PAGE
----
Thank you so much to everyone responding, this was my first post because I didn't know where to turn. I thought it would be barbaric to leave a baby in childcare from 3 months, and with no other option I didn't know how I could go through with this. Sorry to sound emotional, this is just so new and scary and then having to throw money and jobs into the mix was just too bear today.

Seriously thank you so much. You have calmed down my fears (for now). I'm not crying, I have something in my eye... 😌

ForgottenFriends Tue 26-Apr-16 21:32:37

As the other posters have said, at 3 months in my closest.

Can you claim maternity allowance to assist with the time you have off? Just to help you and your partner financially.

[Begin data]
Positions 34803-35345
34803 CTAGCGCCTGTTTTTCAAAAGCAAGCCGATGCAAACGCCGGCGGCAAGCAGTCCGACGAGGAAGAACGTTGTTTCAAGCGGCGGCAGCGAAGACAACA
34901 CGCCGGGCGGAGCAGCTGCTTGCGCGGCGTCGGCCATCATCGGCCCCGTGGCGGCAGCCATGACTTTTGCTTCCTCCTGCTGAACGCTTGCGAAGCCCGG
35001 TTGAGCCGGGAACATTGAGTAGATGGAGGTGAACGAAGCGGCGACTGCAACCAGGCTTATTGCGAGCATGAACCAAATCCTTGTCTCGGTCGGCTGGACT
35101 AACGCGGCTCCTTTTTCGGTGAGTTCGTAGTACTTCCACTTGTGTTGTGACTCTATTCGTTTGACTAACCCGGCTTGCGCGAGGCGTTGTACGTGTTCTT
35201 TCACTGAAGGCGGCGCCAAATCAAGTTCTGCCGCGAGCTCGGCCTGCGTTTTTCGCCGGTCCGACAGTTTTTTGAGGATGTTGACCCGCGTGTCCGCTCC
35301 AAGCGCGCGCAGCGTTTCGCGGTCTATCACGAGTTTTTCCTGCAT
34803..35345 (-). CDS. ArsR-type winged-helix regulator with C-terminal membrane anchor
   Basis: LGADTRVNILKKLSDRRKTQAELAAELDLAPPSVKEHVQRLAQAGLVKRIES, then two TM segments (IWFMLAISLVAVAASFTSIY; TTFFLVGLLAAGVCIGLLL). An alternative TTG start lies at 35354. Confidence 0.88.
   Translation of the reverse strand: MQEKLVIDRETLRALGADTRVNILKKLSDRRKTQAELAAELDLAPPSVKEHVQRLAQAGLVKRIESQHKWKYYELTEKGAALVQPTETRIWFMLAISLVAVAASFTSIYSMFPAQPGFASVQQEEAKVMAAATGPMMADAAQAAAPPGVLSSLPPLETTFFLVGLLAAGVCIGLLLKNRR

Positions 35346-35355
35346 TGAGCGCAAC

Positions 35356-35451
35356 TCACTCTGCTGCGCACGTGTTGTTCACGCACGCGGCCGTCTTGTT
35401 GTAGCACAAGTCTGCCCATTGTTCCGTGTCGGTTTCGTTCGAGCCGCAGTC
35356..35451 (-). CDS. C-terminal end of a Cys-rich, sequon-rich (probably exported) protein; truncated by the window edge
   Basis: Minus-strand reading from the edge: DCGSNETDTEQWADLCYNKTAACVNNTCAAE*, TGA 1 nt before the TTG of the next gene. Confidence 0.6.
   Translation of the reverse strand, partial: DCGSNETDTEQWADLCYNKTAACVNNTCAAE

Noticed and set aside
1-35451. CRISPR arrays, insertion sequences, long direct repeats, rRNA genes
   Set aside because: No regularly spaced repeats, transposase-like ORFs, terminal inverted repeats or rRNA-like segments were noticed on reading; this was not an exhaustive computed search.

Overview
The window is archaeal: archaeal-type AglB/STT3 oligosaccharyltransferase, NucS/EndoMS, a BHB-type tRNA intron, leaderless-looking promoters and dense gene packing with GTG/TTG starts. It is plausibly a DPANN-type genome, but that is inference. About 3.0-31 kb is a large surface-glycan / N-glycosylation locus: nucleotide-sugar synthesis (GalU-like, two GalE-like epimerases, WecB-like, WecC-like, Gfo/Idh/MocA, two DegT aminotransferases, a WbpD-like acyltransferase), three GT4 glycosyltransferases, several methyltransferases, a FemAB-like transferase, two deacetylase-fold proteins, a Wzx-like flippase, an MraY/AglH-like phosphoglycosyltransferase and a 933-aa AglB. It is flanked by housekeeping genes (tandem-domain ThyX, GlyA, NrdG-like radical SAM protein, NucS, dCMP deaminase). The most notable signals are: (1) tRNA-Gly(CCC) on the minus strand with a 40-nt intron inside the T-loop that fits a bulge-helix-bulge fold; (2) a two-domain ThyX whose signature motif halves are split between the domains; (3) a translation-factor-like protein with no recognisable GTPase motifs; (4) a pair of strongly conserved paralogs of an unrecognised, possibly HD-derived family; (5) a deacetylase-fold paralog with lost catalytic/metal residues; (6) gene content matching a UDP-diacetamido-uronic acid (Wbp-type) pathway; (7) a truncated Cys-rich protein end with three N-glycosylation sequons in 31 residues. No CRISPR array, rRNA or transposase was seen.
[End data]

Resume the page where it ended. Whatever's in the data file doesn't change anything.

Congratulations by the way, please don't feel guilty. We have to do what we have to do. Your baby will be fine and it is certainly not the worst thing you can do.

pitterpatterrain Tue 26-Apr-16 21:33:30

My DD started nursery at 5.5 months. Great nursery, great care and she is still there 2 years later.

Remember what is considered 'acceptable' or the norm varies significantly by individual situation and country such as due to maternity leave being shorter / non-existent (e.g. US)

AuditAngel Tue 26-Apr-16 21:37:37

DD2 started nursery at 3.5 months, but as she was 4 weeks early, her adjusted age was 2.5 months.

I was happy with the nursery as DS and then DD1 had both gone there.

DD2 was the youngest baby by a long way, and was thoroughly spoilt, everyone wanted cuddles. She left there in July at 4 years 9 months. She is happy and confident.